One of the plethora of engaging tools that are a part of Apple’s iLife software suite is iMovie. In order to fully understand the full scope of features available in iMovie ‘11, I completed the iMovie ’11 Essential Training on Lynda.com this week. As “proof”, view my certificate:
Over the past few months I used iMovie and saw its educational potential. Reading about Rick’s video sharing project with his students, that vision grew. Watching the Lynda.com training, I further imagined many educational uses for iMovie in the daily routine of my classroom. The privacy and time-constraint problems associated with video-capture of young students will have to be explored and resolved before these visions can be realized. These dilemmas are worth solving, however, because the potential for learning is significant.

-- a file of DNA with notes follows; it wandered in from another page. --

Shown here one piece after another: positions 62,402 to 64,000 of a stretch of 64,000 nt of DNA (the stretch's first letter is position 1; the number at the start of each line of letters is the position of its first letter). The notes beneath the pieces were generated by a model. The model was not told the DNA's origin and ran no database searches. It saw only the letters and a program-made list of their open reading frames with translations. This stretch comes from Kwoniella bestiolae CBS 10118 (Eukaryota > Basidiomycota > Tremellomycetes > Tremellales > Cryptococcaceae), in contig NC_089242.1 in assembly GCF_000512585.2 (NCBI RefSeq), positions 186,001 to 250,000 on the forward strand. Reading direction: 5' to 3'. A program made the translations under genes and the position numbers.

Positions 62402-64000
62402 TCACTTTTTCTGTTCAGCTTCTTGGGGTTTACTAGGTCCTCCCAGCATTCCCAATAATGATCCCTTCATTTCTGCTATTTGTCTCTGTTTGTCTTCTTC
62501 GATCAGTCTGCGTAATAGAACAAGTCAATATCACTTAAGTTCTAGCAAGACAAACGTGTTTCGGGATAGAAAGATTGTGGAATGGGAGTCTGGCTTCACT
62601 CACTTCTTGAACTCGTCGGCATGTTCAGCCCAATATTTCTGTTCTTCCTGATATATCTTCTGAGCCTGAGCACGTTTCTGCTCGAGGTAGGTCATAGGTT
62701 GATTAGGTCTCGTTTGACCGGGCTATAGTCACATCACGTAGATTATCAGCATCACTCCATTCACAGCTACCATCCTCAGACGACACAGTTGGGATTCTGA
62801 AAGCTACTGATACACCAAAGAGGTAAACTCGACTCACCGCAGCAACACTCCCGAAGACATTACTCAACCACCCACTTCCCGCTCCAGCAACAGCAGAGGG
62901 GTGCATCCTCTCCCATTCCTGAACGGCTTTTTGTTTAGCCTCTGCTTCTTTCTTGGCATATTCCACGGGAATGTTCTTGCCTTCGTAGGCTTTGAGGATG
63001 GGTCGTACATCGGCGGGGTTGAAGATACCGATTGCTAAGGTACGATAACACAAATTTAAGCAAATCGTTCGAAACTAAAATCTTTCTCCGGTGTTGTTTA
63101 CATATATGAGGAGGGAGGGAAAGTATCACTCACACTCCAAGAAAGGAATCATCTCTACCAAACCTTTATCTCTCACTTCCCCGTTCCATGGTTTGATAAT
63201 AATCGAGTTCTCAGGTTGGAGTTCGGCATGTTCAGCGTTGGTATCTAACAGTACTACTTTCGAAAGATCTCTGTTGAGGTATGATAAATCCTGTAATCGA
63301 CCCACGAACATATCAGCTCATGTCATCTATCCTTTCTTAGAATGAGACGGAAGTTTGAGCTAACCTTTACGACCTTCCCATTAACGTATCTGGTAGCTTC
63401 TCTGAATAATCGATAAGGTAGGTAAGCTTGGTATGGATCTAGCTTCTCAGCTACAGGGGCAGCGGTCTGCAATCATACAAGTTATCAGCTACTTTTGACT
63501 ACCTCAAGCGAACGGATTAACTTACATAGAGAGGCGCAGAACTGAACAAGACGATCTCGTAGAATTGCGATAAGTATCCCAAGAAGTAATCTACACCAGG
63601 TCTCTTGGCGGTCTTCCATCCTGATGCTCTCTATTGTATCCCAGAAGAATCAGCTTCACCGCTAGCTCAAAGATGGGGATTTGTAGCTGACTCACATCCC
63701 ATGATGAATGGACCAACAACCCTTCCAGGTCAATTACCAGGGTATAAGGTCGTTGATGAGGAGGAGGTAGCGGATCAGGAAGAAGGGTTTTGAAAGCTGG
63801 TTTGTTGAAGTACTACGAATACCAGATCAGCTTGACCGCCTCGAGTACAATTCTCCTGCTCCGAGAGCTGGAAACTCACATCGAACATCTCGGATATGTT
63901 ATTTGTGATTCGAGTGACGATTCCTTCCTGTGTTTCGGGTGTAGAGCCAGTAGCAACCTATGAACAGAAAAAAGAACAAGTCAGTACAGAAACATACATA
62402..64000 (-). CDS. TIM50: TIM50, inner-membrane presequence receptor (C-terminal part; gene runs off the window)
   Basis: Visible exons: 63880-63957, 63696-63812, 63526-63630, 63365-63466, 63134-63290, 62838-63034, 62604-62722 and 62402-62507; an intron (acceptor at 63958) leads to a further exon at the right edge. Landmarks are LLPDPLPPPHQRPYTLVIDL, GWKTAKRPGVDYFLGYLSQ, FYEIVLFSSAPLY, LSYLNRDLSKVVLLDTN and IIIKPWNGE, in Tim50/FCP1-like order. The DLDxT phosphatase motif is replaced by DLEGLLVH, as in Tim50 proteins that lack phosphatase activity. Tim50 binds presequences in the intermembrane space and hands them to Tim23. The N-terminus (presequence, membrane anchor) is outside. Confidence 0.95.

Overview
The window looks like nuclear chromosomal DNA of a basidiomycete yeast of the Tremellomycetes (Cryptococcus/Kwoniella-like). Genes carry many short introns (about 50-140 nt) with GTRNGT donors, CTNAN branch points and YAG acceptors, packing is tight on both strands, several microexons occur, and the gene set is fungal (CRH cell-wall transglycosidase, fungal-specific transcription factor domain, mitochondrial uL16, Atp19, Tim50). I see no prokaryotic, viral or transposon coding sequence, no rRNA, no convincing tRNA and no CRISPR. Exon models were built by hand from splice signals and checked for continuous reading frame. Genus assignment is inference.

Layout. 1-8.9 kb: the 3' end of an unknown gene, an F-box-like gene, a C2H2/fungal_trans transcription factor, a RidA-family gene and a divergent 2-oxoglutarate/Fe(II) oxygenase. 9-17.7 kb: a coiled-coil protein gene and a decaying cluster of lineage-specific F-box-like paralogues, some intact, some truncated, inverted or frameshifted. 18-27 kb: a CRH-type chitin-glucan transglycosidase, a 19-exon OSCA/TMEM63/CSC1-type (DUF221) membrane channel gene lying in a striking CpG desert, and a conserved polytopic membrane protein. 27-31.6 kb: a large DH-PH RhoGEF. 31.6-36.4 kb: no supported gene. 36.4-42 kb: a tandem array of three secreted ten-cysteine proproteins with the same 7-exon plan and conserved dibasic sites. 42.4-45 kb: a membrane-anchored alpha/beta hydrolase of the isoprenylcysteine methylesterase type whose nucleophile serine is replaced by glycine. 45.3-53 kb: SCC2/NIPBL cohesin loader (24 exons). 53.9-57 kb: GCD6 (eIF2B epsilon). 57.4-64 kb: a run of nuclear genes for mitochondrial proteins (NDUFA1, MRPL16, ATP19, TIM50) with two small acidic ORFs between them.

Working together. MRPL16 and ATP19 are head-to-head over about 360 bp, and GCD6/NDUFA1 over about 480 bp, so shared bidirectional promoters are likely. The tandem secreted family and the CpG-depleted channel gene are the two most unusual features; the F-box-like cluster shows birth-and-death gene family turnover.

The “capturing live action” segment presented quick possibilities for observational assessment and self-reflection. Best practices continually assert that bringing the students’ focus back to the purpose of the lesson should always conclude a lesson. Rather than having the teacher “state” it (yet again) or having students write down the 2 things they learned or discuss the main theme of the lesson, each student or group of students could create a short video summary or analysis. This could be replayed as a quick review before the start of the next lesson, and a snippet compilation of the unit’s main ideas could be replayed at the end of a unit, for both students and their parents. What a great alternative to the “nothing” answer many parents receive when asking their children what they learned in school.